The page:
Stories by Matthew Sainsbury and Rob O'Neill

New Zealand has WiMax opportunities, says analyst

Analyst firm Frost & Sullivan's "Asia Pacific WiMax Opportunity" study claims the Asia-Pacific region will have as many as 43 million WiMax subscribers by the end of 2013 and generate revenues of $US11 billion (NZ$14.6 billion) at a compound annual growth rate of 45% from 2007-2013.
However, while Australia is expected to make up just 2% of that WiMax subscriber base, Frost & Sullivan senior industry analyst Marc Einstein says New Zealand is different in several ways.
He says New Zealand is like Australia in having an effective service duopoly delivering services at high prices and low speeds, but the recent auction of WiMax spectrum and the presence of Woosh "opens some interesting possibilities".
"There is definitely a positive regulatory environment and players deploying WiMax," he says.
Einstein, based in Singapore, agrees Woosh's recent financial results are not good. In February it recorded a loss of $8.8 million for the year to 30 June 2007 and secured further investment capital.
Providers such as Woosh and Australia's Unwired, he says, are not as powerful as companies such as Telecom. However, smaller providers could end up coming together or someone new could come in and buy spectrum or buy Woosh, he says.
One further significant difference between Australia and New Zealand is that both Vodafone and Telecom now own WiMax spectrum.
"It makes it interesting, but they haven't come out and said they are going to cover both islands in WiMax," he says. sometimes companies just by spectrum to sit on it and "kill it", he says.
In the end, the success of the technology here and elsewhere will depend on uptake overseas driving the cost of customer premise equipment down, he says.
Across the ditch, the cancellation of the OPEL subsidy by the government and the improvement of the quality and uptake of the Telstra broadband network will relegate WiMax technology to a niche project, Einstein says.
The OPEL fallout would have a broader negative for internet development in Australia, he says.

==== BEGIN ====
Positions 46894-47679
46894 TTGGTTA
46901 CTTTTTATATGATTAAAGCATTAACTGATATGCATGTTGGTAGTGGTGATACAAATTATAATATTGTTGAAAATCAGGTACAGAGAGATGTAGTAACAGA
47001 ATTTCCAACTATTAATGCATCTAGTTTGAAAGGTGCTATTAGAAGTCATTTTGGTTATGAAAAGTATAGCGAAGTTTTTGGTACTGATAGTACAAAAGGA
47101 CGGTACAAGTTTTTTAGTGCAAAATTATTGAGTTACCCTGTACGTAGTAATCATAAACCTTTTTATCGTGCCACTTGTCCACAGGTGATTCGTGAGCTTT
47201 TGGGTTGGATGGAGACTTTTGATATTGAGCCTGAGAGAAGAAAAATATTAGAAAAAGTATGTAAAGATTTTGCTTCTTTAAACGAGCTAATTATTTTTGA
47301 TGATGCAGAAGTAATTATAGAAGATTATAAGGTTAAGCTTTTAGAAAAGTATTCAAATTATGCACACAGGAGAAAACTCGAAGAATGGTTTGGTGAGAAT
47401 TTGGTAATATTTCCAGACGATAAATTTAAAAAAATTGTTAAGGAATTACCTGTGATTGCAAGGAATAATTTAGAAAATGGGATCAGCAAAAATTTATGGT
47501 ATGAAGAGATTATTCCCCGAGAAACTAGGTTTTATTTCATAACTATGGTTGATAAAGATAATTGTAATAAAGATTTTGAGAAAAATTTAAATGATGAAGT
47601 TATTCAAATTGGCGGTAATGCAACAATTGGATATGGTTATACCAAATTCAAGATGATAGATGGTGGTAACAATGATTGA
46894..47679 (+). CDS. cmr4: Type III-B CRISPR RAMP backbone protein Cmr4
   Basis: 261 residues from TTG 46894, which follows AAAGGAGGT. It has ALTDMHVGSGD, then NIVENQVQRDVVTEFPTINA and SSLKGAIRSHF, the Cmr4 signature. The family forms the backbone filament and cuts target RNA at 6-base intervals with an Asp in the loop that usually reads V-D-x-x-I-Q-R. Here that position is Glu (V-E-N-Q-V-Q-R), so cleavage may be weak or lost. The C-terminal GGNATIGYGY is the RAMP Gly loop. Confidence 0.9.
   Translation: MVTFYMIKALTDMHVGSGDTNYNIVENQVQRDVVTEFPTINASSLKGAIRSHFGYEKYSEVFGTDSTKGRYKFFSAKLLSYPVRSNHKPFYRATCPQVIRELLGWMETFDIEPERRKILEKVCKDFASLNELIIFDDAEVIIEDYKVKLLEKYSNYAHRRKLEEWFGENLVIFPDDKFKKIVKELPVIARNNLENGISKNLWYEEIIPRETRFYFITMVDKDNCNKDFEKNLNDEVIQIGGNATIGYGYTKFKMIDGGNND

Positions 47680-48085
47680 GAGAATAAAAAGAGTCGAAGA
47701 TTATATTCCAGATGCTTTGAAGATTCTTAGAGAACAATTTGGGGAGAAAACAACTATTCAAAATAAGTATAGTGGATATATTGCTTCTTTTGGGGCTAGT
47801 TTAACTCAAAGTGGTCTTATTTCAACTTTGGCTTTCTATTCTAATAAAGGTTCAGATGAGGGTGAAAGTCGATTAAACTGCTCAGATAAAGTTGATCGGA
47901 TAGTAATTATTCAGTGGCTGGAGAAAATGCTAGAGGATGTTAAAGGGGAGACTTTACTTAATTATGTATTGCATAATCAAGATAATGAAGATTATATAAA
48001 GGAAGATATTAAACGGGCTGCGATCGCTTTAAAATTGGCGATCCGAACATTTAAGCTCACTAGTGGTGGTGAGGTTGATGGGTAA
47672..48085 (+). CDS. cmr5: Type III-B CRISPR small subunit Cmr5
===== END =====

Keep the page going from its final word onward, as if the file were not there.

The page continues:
"Despite progress made in broadband in Australia, speeds are still lower than elsewhere in Asia-Pacific," Einstein says.
He highlights emerging Asian nations as some of the highest growth opportunities for WiMax because of its ability to provide data and connectivity at speeds of up to 1Mbit/s.
"Australia and New Zealand tend to behave like Europe in regards to broadband. Some Asian markets don't have 3G at all, and when it comes it will be limited to the big cities," Einstein says. "Additionally, Japan and South Korea are the real pioneers of WiMax and will improve uptake by embedding chipsets in objects such as cameras and games consoles."
Telstra and Optus were expected to trial rival LTE (long-term evolution) technology over the next 3-5 years in Australia, he says, and with vendors such as Motorola throwing support behind the standard, the current advantage WiMax has having certified products in the market would not last.
However, Einstein points out WiMax's greater coverage potential compared to rival technologies like 3G could make it a better option for rural areas.
Despite the OPEL fallout, a number of companies have thrown weight behind WiMax in Australia. Sprint and Clearwire alliance have announced plans to rollout a national WiMax network, while Telarus and wireless broadband provider, Clever Communications, announced a national WiMax service partnership earlier this month.